Over the past decades, there has been an ongoing debate about whether education should aim at the cultivation of emotional wellbeing of self-esteeming personalities or whether it should prioritise literacy and the cognitive development of students. However, it might be the case that the two are not easily distinguished in educational contexts. In this paper I use J.L. Austin's original work on speech acts to emphasise the interconnection between the cognitive and emotional aspects of our utterances, and illustrate how emotional (...) force affects communication in the classroom. (shrink)
Some experimental philosophers imply that philosophers should endorse folk intuitions and even use them to advance philosophical theses. In this paper I will try to contrast experimental appeals to intuition with J. L. Austin’s, whom some experimentalists cite as a precursor of their method. I will suggest that Austin evokes ordinary intuitions in order to dismantle philosophical quests. He even suggests (a) that the appeal to ordinary intuitions of the folk can hardly prescribe answers to extraordinary circumstances and (b) that (...) philosophical quests themselves are extraordinary. Therefore, the appeal to folk intuitions cannot prescribe answers to philosophical problems. It can only dissolve philosophical quests; yet, the dismantling of philosophy hardly accords with the experimentalists’ agenda. (shrink)
n the analytic tradition, the appeal to intuition has been a common philosophical practice that supposedly provides us with epistemic standards. The authoress argues that the high epistemological standards of traditional analytic philosophy cannot be pursued by this method. Perhaps within a naturalistic, reliable frame intuitions can be evoked more coherently. Philosophers can use intuition as scientists do, in hypothesis- construction or data- collection. This is an ironic conclusion: Traditional analytic epistemologists rely on the appeal to intuition, but cannot justify (...) it. Naturalists, on the other hand, are not those who need such a method; yet they can better accommodate it within their view. (shrink)
Philosophers often invoke some sort of consensus in order to justify their analyses on knowledge. Such an appeal could be interpreted as a plea for common sense. Yet there are many senses of common sense. In this paper, I would like to explore G.E. Moore and L. Wittgenstein's appeal to such a folk consensus. I will argue that while the former attaches common sense with the everyday beliefs of plain men, the latter invokes the universal norms underlying human practice and (...) therefore invites an ideal common sense that can better serve as an epistemic criterion. (shrink)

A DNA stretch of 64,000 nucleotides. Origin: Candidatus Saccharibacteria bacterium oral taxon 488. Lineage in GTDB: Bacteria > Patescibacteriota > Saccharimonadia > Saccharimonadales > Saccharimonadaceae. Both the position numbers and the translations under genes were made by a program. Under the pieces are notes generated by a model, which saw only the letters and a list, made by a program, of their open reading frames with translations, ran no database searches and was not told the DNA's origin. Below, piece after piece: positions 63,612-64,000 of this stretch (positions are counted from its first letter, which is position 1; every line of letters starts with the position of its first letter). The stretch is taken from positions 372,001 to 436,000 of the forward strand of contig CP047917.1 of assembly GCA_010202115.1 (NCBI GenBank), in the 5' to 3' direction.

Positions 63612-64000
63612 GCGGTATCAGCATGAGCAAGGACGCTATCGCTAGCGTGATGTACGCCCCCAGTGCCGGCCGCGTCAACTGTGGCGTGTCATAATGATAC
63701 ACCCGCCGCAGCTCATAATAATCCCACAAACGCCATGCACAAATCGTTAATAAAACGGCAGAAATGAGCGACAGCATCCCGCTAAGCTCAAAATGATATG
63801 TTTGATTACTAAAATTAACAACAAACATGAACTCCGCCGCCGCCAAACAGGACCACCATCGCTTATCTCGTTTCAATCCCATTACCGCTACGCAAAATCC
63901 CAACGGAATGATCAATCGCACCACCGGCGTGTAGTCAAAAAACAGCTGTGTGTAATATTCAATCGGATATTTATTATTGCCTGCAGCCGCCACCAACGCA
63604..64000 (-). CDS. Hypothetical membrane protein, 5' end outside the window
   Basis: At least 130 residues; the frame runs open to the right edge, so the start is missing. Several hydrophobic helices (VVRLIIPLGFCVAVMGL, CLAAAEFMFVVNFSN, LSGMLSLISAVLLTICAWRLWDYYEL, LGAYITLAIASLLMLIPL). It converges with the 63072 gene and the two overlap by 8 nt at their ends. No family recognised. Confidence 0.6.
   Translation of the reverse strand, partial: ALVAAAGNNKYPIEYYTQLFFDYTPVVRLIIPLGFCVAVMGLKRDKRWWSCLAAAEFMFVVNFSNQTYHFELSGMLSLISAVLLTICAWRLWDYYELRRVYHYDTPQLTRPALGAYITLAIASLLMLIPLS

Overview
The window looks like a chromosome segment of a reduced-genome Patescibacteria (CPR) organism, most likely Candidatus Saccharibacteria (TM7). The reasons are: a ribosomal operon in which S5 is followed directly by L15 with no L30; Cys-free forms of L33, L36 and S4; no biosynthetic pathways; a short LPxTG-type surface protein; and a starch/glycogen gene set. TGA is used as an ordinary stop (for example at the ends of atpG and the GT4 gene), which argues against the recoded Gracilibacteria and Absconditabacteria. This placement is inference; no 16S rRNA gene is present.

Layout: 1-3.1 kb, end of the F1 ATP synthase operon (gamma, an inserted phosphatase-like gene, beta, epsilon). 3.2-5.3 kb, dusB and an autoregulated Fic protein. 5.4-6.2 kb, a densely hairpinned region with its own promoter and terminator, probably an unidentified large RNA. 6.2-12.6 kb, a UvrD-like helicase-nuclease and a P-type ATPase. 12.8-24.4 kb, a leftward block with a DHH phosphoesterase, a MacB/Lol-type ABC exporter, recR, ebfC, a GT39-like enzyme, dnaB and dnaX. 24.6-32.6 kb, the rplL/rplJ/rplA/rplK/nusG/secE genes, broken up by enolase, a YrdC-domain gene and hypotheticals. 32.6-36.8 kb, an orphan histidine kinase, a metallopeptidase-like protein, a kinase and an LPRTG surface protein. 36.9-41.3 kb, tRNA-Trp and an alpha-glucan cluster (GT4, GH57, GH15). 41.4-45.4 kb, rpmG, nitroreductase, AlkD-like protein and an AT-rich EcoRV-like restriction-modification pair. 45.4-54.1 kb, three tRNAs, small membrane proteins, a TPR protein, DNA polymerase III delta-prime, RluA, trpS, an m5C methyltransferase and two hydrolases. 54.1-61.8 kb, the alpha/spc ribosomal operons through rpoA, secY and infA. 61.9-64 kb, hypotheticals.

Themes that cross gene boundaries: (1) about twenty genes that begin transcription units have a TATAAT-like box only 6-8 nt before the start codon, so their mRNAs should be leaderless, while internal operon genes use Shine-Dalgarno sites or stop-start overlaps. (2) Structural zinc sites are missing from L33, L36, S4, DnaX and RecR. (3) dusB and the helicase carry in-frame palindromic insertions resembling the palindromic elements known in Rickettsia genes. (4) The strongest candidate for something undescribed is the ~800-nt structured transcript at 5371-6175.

Declarations of the death knell of postmodernism are rather quite commonplace. For its 50th anniversary, The Journal of Educational Philosophy and Theory conducted a philosophical experiment, asking philosophers of education to solicit a comment, argument or position concerning the so-called death of postmodern philosophy. Renia Gasparatou joined this experiment; in this short paper she suggests that, unfortunately, postmodernism is not dead enough!
Originating from philosophy and science, many different ideas have made their way into educational policies. Educational policies often take such ideas completely out of context, and enforce them as general norms to every aspect of education; even opposing ideals make their way into school’s curricula, teaching techniques, assignments, and procedures. Meanwhile, inside the actual classrooms, teachers and students are left in limbo, trying to comply with, techniques, evaluation forms and a growing technical educational vocabulary. Here I would like to propose (...) an antidote to this absurdity by reminding us what teachers and students already know. Such an antidote can be found in J. L. Austin’s speech act theory. In this paper, I propose we revisit speech act theory and treat it as an educational theory. That might help us dismantle false dichotomies troubling education for decades. The point is not that the discussion over educational policies and priorities should stop, but that it should be kept in appropriate perspective. A modified speech act theory can help us facilitate such a perspective. (shrink)